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by Diane Purkiss
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History & Criticism
  • Author:
    Diane Purkiss
  • ISBN:
    0814766862
  • ISBN13:
    978-0814766866
  • Genre:
  • Publisher:
    NYU Press; USA Pbk ed. edition (November 1, 2003)
  • Pages:
    356 pages
  • Subcategory:
    History & Criticism
  • Language:
  • FB2 format
    1872 kb
  • ePUB format
    1503 kb
  • DJVU format
    1570 kb
  • Rating:
    4.8
  • Votes:
    492
  • Formats:
    docx mobi azw lit


For, as Diane Purkiss explains in this engrossing history, ancient fairies were born of fear: fear of the dark, of death, and of. .

The child-killing demons and nymphs of these cultures are the joint ancestors of the medieval fairies of northern Europe, when fairy figures provided a bridge between the secular and the sacred.

Troublesome Things: A History of Fairies and Fairy Stories (Allen Lane History). Author of The Witch in History, Diane Purkiss was formerly Professor of English at Exeter University and is now Fellow and Tutor at Keble College, Oxford. Strange and Secret Peoples: Fairies and Victorian Consciousness. Paperback: 356 pages.

Diane PurkissAt the Bottom of the GardenSimilar books Fairy tales are one of the most enduring forms of literature, their plots retold and characters reimagined for centuries. In this elegant . ore.

Diane PurkissAt the Bottom of the GardenSimilar books. Books similar to At the Bottom of the Garden: A Dark History of Fairies, Hobgoblins, Nymphs, and Other Troublesome Things. At the Bottom of the Garden: A Dark History of Fairies, Hobgoblins, Nymphs, and Other Troublesome Things. The fairy tale may be one of the most important cultural and social influences on children's lives. But until Fairy Tales and the Art of Subversion, little attention had been paid to the ways in wh. Fairy tales are one of the most enduring forms of literature, their plots retold and characters reimagined for centuries.

Garden : A Dark History of Fairies, Hobgoblins and Other Troublesome Things. Encyclopedia of Fairies: Hobgoblins, Brownies, Bogies, & Other Supernatural Creatures.

At the Bottom of the Garden : A Dark History of Fairies, Hobgoblins and Other Troublesome Things. An Introduction to the Interpretation of Fairy Tales. Marie-Louise von Franz.

For, as Diane Purkiss explains in this engrossing history, ancient fairies were born of fear: fear of the dark, of death, and of other great rites of passage, birth and sex.

Written by. Diane Purkiss. Manufacturer: NYU Press Release date: 1 January 2001 ISBN-10 : 0814766838 ISBN-13: 9780814766835.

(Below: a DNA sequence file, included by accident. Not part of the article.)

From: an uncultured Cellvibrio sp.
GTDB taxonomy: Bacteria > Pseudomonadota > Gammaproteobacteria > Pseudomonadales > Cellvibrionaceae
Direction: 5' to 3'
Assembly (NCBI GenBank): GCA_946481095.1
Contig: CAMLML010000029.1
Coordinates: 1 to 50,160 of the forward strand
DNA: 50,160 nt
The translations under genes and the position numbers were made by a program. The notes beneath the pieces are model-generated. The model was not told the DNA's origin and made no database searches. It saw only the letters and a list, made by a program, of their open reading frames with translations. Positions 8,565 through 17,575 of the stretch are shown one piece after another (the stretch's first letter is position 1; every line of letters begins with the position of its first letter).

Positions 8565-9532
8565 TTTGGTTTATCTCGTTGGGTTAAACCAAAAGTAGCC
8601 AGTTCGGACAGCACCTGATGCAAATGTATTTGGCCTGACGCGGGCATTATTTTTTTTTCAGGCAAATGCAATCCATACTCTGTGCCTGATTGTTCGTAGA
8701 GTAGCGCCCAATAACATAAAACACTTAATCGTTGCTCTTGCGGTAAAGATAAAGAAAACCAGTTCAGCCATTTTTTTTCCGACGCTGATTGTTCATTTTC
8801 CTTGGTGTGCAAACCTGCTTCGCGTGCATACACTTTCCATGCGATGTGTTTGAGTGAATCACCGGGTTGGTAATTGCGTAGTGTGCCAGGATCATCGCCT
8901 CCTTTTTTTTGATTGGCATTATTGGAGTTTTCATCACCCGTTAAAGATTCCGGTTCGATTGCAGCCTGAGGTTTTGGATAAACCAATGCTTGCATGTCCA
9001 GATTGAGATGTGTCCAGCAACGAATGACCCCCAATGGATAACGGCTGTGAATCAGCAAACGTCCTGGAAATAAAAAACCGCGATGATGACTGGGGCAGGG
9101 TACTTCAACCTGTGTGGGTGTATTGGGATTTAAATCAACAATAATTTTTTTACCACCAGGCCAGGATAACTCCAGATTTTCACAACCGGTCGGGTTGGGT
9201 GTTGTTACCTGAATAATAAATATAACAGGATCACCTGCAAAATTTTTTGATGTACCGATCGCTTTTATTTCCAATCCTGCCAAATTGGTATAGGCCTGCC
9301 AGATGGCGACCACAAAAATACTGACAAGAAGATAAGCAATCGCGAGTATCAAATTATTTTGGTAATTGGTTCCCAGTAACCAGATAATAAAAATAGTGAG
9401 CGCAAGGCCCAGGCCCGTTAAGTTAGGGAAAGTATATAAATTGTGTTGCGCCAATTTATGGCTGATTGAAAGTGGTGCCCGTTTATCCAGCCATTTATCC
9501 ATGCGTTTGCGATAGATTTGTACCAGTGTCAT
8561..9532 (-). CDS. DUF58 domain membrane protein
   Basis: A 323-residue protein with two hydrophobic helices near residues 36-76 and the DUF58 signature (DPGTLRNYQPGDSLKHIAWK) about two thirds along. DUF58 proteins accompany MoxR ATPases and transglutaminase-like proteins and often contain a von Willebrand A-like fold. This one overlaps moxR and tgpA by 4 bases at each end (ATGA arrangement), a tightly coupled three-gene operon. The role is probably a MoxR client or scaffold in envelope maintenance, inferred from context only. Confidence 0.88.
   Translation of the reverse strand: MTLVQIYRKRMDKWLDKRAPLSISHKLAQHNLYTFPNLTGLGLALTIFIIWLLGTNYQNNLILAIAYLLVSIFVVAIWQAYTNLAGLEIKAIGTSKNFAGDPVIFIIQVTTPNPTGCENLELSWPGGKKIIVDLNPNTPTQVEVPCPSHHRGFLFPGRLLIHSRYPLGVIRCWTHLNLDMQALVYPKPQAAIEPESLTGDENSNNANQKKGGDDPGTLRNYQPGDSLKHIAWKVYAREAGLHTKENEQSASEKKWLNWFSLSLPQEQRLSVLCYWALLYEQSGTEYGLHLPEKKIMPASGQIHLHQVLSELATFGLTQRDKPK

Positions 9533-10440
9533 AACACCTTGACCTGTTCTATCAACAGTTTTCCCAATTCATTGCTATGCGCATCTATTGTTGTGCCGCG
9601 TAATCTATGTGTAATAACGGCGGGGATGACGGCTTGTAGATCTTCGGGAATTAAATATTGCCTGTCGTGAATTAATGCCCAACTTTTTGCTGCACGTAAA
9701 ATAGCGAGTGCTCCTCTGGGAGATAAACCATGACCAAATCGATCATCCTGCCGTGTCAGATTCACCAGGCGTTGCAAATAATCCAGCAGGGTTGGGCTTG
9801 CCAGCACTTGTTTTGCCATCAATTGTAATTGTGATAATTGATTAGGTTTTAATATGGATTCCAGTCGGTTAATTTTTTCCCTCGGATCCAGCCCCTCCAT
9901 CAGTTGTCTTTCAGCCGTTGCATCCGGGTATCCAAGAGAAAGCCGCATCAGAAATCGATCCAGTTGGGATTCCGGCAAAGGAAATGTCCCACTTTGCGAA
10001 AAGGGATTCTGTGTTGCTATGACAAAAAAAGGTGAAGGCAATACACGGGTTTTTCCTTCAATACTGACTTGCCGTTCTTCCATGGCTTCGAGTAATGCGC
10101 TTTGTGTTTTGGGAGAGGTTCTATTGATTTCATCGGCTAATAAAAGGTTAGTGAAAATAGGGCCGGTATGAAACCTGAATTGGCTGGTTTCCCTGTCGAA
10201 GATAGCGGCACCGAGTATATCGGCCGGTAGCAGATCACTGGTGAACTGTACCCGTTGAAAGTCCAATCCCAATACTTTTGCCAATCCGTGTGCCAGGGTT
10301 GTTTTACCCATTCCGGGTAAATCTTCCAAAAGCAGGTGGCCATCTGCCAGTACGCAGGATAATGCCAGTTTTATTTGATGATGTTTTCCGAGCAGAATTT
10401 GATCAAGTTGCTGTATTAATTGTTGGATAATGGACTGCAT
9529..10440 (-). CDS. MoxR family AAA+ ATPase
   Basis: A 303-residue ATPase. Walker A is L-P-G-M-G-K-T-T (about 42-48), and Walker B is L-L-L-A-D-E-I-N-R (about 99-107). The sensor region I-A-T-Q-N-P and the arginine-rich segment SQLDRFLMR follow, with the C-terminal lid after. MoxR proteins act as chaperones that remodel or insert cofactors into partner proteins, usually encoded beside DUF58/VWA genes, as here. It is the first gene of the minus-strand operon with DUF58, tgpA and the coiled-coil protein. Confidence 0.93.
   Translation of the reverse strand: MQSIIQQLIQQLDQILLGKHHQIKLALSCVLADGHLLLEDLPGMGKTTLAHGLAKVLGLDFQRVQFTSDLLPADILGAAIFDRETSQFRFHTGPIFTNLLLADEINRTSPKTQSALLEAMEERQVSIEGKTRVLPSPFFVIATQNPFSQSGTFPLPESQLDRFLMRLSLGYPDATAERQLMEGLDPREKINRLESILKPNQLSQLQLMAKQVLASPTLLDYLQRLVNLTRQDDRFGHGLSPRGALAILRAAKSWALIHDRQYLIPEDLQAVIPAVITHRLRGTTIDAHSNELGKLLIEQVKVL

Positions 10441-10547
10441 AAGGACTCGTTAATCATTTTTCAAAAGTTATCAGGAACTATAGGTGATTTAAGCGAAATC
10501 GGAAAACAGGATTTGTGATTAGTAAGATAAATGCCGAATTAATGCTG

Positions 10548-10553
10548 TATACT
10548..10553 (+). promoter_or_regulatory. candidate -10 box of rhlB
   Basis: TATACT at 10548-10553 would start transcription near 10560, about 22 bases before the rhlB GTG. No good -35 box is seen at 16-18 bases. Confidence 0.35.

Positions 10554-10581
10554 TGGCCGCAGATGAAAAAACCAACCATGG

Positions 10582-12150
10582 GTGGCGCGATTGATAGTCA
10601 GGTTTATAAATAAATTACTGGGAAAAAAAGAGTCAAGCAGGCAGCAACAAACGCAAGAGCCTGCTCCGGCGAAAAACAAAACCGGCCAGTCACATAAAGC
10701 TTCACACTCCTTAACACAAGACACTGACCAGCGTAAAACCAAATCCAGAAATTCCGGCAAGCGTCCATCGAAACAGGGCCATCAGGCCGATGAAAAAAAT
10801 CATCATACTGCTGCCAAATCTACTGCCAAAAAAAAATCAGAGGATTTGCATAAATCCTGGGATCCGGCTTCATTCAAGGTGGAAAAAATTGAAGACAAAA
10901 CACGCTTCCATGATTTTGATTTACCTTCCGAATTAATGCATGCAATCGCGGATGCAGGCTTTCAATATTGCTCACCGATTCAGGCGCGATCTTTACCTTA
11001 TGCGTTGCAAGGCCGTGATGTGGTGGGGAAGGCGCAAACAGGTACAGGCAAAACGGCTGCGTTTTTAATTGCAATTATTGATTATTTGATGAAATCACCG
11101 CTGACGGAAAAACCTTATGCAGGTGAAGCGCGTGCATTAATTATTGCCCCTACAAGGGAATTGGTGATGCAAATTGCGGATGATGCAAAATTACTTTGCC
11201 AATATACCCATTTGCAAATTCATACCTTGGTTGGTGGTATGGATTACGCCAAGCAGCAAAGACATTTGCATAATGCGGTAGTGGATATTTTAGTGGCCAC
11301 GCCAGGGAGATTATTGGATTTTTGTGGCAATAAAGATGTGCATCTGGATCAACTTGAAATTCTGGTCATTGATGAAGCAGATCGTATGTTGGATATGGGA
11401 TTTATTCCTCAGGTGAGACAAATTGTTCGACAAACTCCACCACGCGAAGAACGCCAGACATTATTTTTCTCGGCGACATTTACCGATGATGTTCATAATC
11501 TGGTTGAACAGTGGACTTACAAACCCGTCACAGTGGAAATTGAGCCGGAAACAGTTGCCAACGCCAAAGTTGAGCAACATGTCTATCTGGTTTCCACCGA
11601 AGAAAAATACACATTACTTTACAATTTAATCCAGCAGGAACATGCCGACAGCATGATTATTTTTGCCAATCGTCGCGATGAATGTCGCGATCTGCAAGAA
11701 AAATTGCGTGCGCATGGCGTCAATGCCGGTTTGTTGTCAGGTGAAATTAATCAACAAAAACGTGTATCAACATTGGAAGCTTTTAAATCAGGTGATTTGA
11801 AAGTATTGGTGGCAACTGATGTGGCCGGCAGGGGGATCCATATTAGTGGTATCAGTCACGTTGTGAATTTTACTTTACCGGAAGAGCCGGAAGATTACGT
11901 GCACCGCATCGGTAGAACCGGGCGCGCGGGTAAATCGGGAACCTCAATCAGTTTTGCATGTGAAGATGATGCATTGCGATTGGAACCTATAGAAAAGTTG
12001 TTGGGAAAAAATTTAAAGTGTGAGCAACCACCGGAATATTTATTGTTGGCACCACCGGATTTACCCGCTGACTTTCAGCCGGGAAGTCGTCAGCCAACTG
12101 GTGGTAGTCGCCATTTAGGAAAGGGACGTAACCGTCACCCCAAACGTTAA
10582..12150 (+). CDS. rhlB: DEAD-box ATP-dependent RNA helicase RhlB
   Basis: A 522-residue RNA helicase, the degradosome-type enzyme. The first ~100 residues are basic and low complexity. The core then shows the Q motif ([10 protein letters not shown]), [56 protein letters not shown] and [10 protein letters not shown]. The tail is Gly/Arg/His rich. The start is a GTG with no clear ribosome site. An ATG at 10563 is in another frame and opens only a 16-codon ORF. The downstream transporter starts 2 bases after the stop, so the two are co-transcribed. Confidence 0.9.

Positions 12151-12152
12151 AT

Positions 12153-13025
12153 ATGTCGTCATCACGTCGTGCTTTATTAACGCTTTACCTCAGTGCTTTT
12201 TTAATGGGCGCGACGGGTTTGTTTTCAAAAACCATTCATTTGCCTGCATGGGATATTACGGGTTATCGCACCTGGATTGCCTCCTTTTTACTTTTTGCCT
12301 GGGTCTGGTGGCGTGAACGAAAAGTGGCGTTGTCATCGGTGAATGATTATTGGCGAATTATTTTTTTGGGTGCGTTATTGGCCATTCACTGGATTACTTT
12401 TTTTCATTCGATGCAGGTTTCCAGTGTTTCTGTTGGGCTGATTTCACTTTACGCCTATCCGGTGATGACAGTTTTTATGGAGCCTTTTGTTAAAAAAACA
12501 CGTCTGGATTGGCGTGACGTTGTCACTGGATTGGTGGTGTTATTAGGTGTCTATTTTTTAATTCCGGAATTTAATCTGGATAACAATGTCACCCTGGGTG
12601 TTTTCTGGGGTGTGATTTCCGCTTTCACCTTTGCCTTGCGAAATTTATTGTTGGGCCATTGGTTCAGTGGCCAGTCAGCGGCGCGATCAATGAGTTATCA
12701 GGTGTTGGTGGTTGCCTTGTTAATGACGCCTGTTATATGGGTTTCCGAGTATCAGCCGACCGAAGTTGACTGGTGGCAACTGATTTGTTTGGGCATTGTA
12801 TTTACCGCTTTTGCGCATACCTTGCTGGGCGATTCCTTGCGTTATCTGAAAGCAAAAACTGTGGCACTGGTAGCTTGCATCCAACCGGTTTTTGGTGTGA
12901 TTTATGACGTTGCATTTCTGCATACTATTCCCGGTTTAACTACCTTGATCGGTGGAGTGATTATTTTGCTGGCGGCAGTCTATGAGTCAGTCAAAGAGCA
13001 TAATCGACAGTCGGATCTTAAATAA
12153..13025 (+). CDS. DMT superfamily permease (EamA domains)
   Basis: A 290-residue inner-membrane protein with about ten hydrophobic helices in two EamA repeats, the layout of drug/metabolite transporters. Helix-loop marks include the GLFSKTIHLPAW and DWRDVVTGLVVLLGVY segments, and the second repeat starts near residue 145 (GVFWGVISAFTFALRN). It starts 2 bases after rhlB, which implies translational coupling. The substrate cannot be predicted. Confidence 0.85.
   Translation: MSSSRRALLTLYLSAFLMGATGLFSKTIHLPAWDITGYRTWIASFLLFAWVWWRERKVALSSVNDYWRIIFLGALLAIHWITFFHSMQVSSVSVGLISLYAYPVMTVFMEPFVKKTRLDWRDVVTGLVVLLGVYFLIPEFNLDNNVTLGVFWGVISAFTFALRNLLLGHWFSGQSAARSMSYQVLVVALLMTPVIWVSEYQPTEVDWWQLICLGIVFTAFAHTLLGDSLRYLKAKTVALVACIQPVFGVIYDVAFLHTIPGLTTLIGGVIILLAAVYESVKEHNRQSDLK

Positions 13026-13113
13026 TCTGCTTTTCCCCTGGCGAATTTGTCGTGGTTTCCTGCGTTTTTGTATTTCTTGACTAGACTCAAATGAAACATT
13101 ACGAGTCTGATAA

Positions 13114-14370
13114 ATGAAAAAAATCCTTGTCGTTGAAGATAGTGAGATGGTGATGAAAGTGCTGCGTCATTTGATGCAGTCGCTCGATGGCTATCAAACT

Dark History of Fairies, Hobgoblins, and Other Troublesome Things.

I started with At the Bottom of the Garden, which professes itself to be A Dark History of Fairies, Hobgoblins, and Other Troublesome Things. Diane Purkiss pushes the boundaries of what can be defined as a fairy nearly beyond the breaking point, starting with Lamia, nymphs, and djinn. Diane Purkiss tried to reference modern books and movies, but couldn’t always get the details right, including saying that the only Sith in the original Star Wars trilogy was Darth Vader, and made easily refutable errors, like claiming Disney based their Tinkerbell on Marilyn Monroe (although the truth couldn’t easily be found on Snopes at the time, I’d still expect.

He asserted that in this manner, Ecstasies built on the work of the historian Norman Cohn (1915–2007) in his book . At the Bottom of the Garden: A Dark History of Fairies, Hobgoblins and Other Troublesome Things. New York: New York University Press.

He asserted that in this manner, Ecstasies built on the work of the historian Norman Cohn (1915–2007) in his book Europe's Inner Demons (1975). The Night Battles: Witchcraft and Agrarian Cults in the Sixteenth and Seventeenth Centuries. Shaman of Oberstdorf: Chonrad Stoeckhlin and the Phantoms of the Night.

Troublesome Things: A History of Fairies and Fairy Stories

Troublesome Things: A History of Fairies and Fairy Stories. Fairies and Fairy Stories: A History. Original publication date. The child-killing demons and nymphs of these cultures are the joint ancestors of the medieval fairies of northern Europe, when fairy figures provided a bridge between the secular and the sacred. Fairies abducted babies and virgins, spirited away young men who were seduced by fairy queens and remained suspended in liminal states.

Furthermore, Sanders argued that "the main problem of the book could be poor translation from the original Hungarian. Purkiss, Diane (2000).

At the Bottom of the Garden is a history of fairies from the ancient world to the present. Steeped in folklore and fantasy, it is a rich and diverse account of the part that fairies and fairy stories have played in culture and society.

The pretty pastel world of gauzy-winged things who grant wishes and make dreams come true—as brought to you by Disney's fairies flitting across a woodland glade, or Tinkerbell’s magic wand—is predated by a darker, denser world of gorgons, goblins, and gellos; the ancient antecedents of Shakespeare's mischievous Puck or J.M. Barrie's Peter Pan. For, as Diane Purkiss explains in this engrossing history, ancient fairies were born of fear: fear of the dark, of death, and of other great rites of passage, birth and sex. To understand the importance of these early fairies to pre-industrial peoples, we need to recover that sense of dread.

This book begins with the earliest manifestations of fairies in ancient civilizations of the Mediterranean. The child-killing demons and nymphs of these cultures are the joint ancestors of the medieval fairies of northern Europe, when fairy figures provided a bridge between the secular and the sacred. Fairies abducted babies and virgins, spirited away young men who were seduced by fairy queens and remained suspended in liminal states.

Tamed by Shakespeare's view of the spirit world, Victorian fairies fluttered across the theater stage and the pages of children's books to reappear a century later as detergent trade marks and alien abductors. In learning about these often strange and mysterious creatures, we learn something about ourselves—our fears and our desires.